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Possible Venturing Program Changes

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  • #31
    So when it comes fo talking about centuring to troop leaders, my preference is that the pros talk less about retention (which may or may not happen) and more about empowering (which is more likely to happen) of older boys as they hey bring some aspects of scouting to their friends.

    Y'know, that sounds a bit like how I feel about the emphasis in Troop recruiting on Webelos crossovers. BSA seems stuck in their recruiting thinking, looking only at moving youth up from one program to another, rather than looking at how to attract youth to the programs.

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    • #32

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      • #33
        As I understand it, 85% or more of Boy Scouts come from Cub Packs.

        And it would be 100% if troops only did the sort of recruiting BSA provides support for. Our troop asked for yard signs for a recruting event, and the only thing our council had were Cub Scout signs. But we went forward on our own and we are about 50-50 Webelos crossovers vs recruited from the community.

        It is important to recruit and retain Webelos and I even agree that it's a lot easier than recruiting from the community, but it's bad to let it be the sole (or even 85%) focus of a Troop's recruiting. There are two reasons for that:

        1) it ignores the (very large) population of eligible boys who are not Webelos, self-limiting the troop to the easiest pickings.

        2) it may cause the troop to (subconsciously or not) slant the program towards Webelos-like activities, greasing the skid to a Webelos III program that sacrifices long-term retention (not to mention the youth development the troop program is supposed to provide). It doesn't have to be that way, but it sure seems to be an easy trap to fall into, based on my observations (both local and over the internet).


        It's that second point where I see some strong similarity with what BP and qwazse are saying about Venturing. If we think of each program level as just a continuation of the previous level (Cub Scouts -> Boy Scouts -> Venturing) then we run the risk of treating the entire program, from 6 year olds to 21 year olds, as a continuum. It shouldn't be, there are important discontinuities in there.

        20 year olds are a lot different than 7 year olds. Well, duh, nobody is saying they aren't, but the important question is, when do we change the program to reflect their growth? How do we know? It seems to me that the layout of the three programs can provide a useful answer:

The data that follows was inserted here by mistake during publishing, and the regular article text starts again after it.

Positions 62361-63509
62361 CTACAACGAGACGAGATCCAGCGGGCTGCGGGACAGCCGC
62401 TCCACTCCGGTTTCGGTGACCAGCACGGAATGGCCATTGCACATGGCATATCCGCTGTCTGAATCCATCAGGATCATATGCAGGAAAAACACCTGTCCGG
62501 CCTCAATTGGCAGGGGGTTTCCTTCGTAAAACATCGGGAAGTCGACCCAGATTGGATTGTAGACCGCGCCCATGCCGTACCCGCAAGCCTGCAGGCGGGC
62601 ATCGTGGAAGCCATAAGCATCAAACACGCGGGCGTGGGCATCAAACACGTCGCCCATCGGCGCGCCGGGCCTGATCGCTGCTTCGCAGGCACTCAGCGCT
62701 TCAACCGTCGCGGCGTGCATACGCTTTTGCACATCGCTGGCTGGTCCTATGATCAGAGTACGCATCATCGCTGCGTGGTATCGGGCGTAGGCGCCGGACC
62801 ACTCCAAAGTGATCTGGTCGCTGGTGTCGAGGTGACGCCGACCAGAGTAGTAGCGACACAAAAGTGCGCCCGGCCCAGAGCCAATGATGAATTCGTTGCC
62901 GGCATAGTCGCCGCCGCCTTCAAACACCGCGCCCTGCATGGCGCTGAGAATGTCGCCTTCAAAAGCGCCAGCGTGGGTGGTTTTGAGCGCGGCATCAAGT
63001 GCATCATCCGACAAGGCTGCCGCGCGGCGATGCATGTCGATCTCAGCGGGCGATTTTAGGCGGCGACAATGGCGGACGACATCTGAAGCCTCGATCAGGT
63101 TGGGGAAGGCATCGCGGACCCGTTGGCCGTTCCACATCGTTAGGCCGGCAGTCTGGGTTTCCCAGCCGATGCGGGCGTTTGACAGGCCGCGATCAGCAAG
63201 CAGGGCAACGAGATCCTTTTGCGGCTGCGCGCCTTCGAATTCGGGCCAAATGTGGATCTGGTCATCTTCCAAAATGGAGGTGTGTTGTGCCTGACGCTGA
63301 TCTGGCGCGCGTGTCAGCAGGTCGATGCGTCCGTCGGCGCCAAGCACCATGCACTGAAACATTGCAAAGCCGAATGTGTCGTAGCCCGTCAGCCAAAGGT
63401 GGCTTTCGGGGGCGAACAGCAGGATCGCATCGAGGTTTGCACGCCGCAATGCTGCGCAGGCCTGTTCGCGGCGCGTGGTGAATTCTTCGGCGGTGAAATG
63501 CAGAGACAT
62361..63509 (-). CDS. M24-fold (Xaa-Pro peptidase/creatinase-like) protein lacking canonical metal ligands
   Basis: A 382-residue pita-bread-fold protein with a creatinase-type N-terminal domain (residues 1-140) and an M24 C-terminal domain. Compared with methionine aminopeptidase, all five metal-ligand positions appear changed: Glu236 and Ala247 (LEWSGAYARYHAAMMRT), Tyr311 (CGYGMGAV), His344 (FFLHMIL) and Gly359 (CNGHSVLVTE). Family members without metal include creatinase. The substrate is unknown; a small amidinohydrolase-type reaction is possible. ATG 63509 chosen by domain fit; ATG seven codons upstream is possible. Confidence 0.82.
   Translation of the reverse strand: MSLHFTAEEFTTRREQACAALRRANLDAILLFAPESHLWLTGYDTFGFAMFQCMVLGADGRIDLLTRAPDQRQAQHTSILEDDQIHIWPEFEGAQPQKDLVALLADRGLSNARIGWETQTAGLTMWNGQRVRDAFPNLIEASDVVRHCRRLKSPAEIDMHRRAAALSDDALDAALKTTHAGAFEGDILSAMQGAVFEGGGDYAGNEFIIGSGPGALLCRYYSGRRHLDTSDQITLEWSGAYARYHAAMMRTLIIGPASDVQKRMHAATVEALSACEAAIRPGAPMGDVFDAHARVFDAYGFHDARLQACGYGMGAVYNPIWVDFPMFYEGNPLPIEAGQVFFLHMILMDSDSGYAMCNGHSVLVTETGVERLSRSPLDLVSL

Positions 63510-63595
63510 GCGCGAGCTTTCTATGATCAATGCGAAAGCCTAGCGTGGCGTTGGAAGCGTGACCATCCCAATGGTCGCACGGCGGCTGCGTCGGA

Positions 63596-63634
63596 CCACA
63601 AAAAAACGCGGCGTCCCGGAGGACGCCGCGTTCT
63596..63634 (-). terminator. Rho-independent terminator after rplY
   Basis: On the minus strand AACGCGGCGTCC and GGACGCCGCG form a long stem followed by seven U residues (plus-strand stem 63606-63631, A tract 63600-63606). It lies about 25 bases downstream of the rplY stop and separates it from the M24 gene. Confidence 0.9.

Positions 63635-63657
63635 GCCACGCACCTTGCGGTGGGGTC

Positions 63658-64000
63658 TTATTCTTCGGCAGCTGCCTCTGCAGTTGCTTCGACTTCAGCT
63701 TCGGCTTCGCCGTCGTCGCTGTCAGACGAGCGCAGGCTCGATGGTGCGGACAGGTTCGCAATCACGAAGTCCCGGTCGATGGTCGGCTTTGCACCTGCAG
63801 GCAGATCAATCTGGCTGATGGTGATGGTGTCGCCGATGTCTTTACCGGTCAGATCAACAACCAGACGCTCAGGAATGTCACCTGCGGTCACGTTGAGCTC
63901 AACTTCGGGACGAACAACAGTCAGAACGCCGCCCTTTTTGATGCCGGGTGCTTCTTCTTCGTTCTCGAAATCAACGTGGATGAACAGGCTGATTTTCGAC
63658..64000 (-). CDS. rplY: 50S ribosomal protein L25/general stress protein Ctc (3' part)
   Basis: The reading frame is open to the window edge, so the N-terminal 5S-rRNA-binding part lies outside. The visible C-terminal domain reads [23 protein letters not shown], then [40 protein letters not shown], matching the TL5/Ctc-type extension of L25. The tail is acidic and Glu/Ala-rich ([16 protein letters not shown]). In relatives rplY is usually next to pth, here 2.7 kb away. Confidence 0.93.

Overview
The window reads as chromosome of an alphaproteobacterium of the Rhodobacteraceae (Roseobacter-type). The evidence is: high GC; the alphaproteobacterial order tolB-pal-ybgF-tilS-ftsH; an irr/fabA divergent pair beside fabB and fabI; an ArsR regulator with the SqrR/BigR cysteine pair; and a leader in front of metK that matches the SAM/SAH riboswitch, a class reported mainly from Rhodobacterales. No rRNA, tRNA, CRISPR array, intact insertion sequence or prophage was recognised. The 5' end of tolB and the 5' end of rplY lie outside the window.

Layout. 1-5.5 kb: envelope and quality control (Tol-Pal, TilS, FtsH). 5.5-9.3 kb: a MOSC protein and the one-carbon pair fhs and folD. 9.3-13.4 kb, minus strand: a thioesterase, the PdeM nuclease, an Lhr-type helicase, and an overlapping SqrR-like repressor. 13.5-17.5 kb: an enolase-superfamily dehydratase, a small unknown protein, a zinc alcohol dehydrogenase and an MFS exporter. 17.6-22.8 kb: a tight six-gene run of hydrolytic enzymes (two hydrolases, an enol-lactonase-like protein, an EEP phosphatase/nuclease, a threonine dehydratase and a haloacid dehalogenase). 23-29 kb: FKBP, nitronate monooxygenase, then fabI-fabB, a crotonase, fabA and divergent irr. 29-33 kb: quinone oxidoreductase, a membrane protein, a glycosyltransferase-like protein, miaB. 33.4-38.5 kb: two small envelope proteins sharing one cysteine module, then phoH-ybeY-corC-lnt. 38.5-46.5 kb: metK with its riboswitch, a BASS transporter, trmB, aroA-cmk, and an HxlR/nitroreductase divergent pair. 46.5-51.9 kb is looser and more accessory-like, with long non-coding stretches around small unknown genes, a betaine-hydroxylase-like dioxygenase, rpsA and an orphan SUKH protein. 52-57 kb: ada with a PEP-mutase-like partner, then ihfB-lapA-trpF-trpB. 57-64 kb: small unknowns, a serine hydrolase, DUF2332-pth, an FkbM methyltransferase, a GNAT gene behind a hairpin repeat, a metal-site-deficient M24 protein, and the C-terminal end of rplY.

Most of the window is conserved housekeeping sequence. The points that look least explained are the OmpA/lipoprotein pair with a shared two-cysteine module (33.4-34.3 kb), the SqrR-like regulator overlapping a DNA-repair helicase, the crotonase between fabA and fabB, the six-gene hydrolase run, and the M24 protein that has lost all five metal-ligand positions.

Cub Scouts - young boys, not yet independant, need activities and opportunities to develop social skills and teamwork, as well as lessons in personal goal setting, accomplishment, etc. - do your best.

        Boy Scouts - the transition from "boy" to "young man", learning independance and self-reliance along with learning to fit into a group, a massively critical phase for every male child, the program needs to offer challenge, guidance, teamwork (patrol method), reinforcement, ceremony, and recognition.

        Venturing - already made the step to "young man", capable of independance, need practice doing for themselves and the confidence that comes from accomplishments. No longer "kids", Venturers are "adults in training." They basically should have everything they need to be a functional adult except the experience, and that experience is what the program should provide. I think the last part of the Venturing Oath, to seek truth, fairness, and adventure in our world is a great goal to direct youth this age towards.

        Looking at each program level as it's own entity, not just a continauation of the previous one, I think helps keep us focused on the specific goals each program ought to be looking at. Reading BP and qwazse's responses here really helped me understand (I think...) the differences between what the Troop level program and the Venturing level program need to provide. Or at least ought to provide.

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        • #34
          Hello JM,


          >


          I use yard signs in Cub Scout Campaigns where they are marginally effective.

          I would use them in Boy Scout recruiting campaigns, where the appeal needs to be on a personal invitation to boys to visit a troop, in my experience.

          My council has Boy Scout targeted flyers which I use, adding an invitation to visit a Scout troop.


          I like your assessment of the goals of the Cub Scout, Boy Scout and Venturing programs based on youth maturity.

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